Individuals who have exposure to both US and UK taxes need to take greater care when planning any charitable giving to ensure that it is tax efficient.
A little attention can ensure that the available tax relief is maximised. Taxpayers considering making donations are recommended to speak to their regular Frank Hirth contact.
If looking to give tax efficiently the following points should, however, be borne in mind;
Obtaining maximum tax relief
- Choosing which jurisdiction will provide the highest level of effective tax relief (taking into consideration foreign tax credits) is a priority.
- Although confusing to US taxpayers the UK gift aid system does deliver tax relief at an individual’s marginal UK tax rate.
- It will generally be more efficient for a UK resident taxpayer (even if they have a residual US liability) to donate to a UK charity rather than a US charity due to the higher tax relief which can be claimed. For substantial donations this will also avoid any risk of an inheritance tax charge on the donation itself.
- Individuals with liability to both UK and US taxes will obtain the most effective relief by gifting to a dual qualified UK/US charity. This applies to not just US citizens but to anyone with tax liabilities in both locations and in-fact non-Americans (especially those taxed on the remittance basis) can often obtain the greatest benefit from doing this.
- UK residents should beware charitable entities called ‘US friends of….” or similar titles. Often these entities only provide US tax relief and although useful for taxpayers living in the US are often ill suited for individuals who are UK tax resident.
- If the desired charity does not have a dual qualified entity, then consideration could be giving to using a dual qualified Donor Advised Fund (e.g. The Charities Aid Foundation American Donor fund and The National Philanthropic Trust) or an intermediary charity (e.g. The Anglo American Charity Ltd). Both types of organisations will provide dual tax relief and, subject to a process of due diligence, pass the donation to the end charity of choice.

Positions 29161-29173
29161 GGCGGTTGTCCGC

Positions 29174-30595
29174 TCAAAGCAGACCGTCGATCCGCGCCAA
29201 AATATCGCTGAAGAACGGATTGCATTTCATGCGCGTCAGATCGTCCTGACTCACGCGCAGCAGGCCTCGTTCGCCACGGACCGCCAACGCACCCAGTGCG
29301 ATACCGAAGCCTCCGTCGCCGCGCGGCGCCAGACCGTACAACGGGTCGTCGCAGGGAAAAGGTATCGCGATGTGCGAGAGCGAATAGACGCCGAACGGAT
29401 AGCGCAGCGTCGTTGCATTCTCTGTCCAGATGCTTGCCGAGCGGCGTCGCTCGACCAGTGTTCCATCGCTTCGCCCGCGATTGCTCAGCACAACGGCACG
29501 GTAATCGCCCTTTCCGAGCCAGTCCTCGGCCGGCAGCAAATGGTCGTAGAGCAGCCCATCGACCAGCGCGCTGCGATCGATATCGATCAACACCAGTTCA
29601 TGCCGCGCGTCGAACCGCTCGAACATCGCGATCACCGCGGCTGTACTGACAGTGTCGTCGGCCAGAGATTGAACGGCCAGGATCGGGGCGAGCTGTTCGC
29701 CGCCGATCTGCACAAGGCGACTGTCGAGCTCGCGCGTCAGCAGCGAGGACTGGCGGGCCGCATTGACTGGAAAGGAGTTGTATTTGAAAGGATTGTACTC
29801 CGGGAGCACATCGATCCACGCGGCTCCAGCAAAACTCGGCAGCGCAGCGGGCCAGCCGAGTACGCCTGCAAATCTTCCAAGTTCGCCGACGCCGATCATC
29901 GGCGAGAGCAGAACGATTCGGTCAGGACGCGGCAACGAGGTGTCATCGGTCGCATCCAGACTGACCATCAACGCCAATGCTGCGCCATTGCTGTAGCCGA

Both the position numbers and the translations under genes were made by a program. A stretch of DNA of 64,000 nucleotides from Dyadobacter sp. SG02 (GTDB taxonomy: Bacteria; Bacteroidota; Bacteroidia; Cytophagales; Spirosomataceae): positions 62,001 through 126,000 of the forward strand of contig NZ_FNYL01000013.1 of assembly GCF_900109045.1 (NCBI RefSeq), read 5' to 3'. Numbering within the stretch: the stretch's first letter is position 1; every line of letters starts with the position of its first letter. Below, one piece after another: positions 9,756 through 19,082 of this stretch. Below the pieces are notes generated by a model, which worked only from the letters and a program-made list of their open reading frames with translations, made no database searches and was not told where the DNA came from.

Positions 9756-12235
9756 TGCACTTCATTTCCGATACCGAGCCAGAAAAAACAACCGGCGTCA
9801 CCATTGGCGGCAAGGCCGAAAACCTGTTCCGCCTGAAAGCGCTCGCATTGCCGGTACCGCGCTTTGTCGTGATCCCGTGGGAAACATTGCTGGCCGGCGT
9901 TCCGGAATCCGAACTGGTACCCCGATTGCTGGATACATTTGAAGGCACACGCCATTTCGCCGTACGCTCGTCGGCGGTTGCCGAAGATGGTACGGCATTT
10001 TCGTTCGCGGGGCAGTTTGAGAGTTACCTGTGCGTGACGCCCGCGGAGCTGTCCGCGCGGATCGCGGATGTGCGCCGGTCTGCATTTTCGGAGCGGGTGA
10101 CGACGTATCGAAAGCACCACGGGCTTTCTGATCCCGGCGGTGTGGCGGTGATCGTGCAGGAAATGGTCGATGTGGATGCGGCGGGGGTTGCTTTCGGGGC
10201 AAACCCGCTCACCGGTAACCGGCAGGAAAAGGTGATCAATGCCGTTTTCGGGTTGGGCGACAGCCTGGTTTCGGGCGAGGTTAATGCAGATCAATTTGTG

- Wealthy taxpayers could consider setting up their own dual-qualified charitable foundation but should be aware that the legal and administration costs can be prohibitive and often this is only worthwhile if very substantial donations will be made. Taxpayers also need to be aware that the US allows only 30% of income to be offset through a donation to a private foundation (compared to 50% for a public charity)
- In place of a private foundation many taxpayers will find that equal benefit can often be obtained through holding an account with a dual qualified Donor Advised fund.
Timing of gift
- A gift on or before on or shortly before 31 December would deliver both tax efficiency and cash flow benefits.
- The taxpayer can look to use carry back provisions to claim tax relief by reference to the previous UK tax year. To be effective the taxpayer will need to hold off filing the tax return for the relevant year until after the payment is made.
- Depending on income levels the taxpayer may wish to claim some UK tax relief by reference to current year and some by reference to prior year. Splitting payments may facilitate planning opportunities here.
Using Offshore Income and Gains
- Current and former remittance basis taxpayers can potentially use foreign income and gains to obtain both UK and US tax relief without creating a taxable remittance.
- This requires that the donation be paid directly to the offshore bank account of the charity concerned.
- If the charity is small and does not have an offshore bank account consideration should be given to using a donor advised fund.
Gifting assets rather than cash
- UK and US rules provide tax relief for the gift of certain non-cash assets, including listed securities.
- A taxpayer can claim income tax relief on donation of a qualifying asset. Where the asset has appreciated and been held for more than one year it is also possible to avoid having to recognise a taxable gain in both the UK and US (subject to the donation being to a dual qualified charity). The ability to both obtain income tax relief and avoid capital gains tax maximises the relief available
- Individuals deemed to be domiciled in the UK need to ensure that any charitable bequests are to EU charities which qualify for exemption from UK inheritance tax (IHT).
- For US domiciles US relief from estate tax would still be expected provided the EU charity is not overtly political.
- Substantial donations – meaning 10% or greater of the net estate - would also reduce the IHT tax rate on remaining taxable assets by 4%. The overall effective saving can therefore exceed 40%.
- Taxpayers could consider making their bequest to a dual qualified donor advised fund. This avoids any concerns as to whether the charity will qualify for US tax relief. Non-US domiciles can also obtain relief by the direct bequest of US based assets.
Gifts made after leaving the UK
- Individuals who have ceased UK residence, are still regarded as UK domiciled and wish to make substantial donations should still look to use dual qualified charities (including Donor Advised Funds) to ensure that there is no upfront IHT charge on the donation. The taxpayer can choose whether to elect for gift aid or not depending on their circumstances.